Lower temps cause slick roads, easing flooding concerns

2014-02-21T13:40:00Z 2014-02-21T22:38:29Z Lower temps cause slick roads, easing flooding concernsLauri Harvey Keagle lauri.keagle@nwi.com, (219) 852-4311 nwitimes.com

Lower temperatures caused black ice on some area roadways Friday morning, keeping area police busy responding to slide-off and spin-out crashes.

Police said roads were clear and crash-free by noon.

That was a welcome change for police and INDOT crews from the early morning road conditions. The Indiana Department of Transportation warned motorists to expect standing water, icy spots and potholes on roads throughout the region Friday morning.

INDOT's Facebook page for the Northwest District said 50 salt and plow trucks were working the roads in Lake, Porter, Newton, Jasper, Starke and Pulaski counties throughout the morning.

Indiana State Police for the Lowell District said ramps on area expressways were slick. Police dispatchers in local municipalities said their officers were busy responding to multiple slide-off and spin-out crashes throughout the region.

A school bus was involved in a minor accident in St. John Township Friday morning. Patti Van Til, spokeswoman for the Lake County Sheriff's Department, said the Lake Central School Corp. bus was traveling north on Sheffield Avenue with four children inside when a passenger vehicle tried to stop at a stop sign at a cross street, slid on ice and hit the side of the bus.

Van Til said a school nurse responded to the scene and no serious injuries were reported. Parents of two of the children asked that they be transported to an area hospital after they arrived at George Bibich Elementary School for precautionary evaluations. 

Lake County police responded to multiple slide-offs on East 109th Avenue near Iowa Street, where drivers experienced problems on an icy hill.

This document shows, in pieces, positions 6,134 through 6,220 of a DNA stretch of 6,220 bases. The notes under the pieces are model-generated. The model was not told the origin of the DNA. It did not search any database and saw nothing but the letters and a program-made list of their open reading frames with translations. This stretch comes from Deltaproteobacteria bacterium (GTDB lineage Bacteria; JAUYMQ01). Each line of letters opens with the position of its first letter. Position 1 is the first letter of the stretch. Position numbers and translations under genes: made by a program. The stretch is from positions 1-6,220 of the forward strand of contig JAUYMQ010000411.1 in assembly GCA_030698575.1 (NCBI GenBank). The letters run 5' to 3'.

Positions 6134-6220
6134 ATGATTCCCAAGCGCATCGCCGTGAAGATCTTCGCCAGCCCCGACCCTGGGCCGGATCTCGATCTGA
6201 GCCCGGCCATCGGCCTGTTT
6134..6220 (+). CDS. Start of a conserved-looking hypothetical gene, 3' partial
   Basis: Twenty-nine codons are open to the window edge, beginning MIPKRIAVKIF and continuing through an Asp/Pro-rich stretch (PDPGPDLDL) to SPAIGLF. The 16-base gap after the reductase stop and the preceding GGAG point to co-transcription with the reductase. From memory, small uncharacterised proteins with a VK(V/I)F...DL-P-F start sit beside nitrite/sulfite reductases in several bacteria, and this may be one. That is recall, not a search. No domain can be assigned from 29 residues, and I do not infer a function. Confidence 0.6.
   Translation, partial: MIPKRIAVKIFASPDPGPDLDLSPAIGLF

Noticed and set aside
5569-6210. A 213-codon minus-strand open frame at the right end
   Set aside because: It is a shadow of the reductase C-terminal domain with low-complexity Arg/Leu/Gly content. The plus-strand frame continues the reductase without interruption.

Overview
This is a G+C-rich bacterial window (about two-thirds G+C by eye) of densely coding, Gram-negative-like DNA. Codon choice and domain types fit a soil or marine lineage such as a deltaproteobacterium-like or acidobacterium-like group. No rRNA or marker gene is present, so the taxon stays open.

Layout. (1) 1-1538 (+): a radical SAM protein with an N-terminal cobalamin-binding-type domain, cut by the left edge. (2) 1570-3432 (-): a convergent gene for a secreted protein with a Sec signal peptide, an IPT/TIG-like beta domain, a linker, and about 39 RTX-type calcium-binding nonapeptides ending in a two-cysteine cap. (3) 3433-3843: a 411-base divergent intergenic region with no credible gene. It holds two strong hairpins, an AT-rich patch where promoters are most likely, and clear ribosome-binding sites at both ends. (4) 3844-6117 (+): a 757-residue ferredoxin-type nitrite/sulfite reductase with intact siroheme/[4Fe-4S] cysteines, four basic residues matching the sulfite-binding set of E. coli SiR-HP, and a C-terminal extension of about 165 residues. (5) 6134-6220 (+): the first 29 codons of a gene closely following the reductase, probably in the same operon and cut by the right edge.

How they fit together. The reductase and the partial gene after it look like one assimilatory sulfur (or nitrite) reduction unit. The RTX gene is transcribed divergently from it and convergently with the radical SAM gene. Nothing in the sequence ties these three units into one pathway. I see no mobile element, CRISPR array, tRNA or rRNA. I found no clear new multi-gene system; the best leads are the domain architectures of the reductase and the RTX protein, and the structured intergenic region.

Few people would cheer the return of colder weather and icy roads, but forecasters said the drop in the mercury will ease the likelihood of serious flooding from rapidly melting snow.

"The minor flooding we're seeing is going to subside and any additional runoff going into rivers and streams is going to freeze," Kevin Birk, meteorologist with the National Weather Service in Romeoville, said Friday morning.

A flood warning is in effect indefinitely for the Kankakee River at Shelby. The river was at 9.4 feet at 11 a.m. Friday. Flood stage is 9 feet.

The National Weather Service said mild flooding was occurring there. The river is expected to rise to near 10 feet by Monday morning before falling back below flood stage.

At 10 feet, flooding impacts some local and county roads, Wildwood Estates and Sumava Resorts. 

A flood warning is in effect for the Kankakee River at Davis Bridge in LaPorte County. At 11 a.m., the river was at 9.7 feet. Flood stage is 10 feet. The river is expected to crest to 10.5 feet Saturday evening before falling below flood stage around noon Monday.

A flood advisory for the Little Calumet River at Munster was canceled Friday morning.

A wind advisory also remains in effect for Cook, Will, Lake, Porter, Newton, Jasper and Benton counties until 3 p.m. and until 5 p.m. in LaPorte County.

The National Weather Service said sustained winds of 30 to 40 mph gusting to 45 mph are expected to linger until mid-afternoon.

The winds were believed to be to blame for overhead wire problems on the Metra electric commuter rail line that impacted some South Shore Train trains Friday morning.

Saturday's high is expected to be 35 degrees, then high temperatures dip below the freezing mark through next week. Some forecasts are predicting low temperatures near zero late next week.

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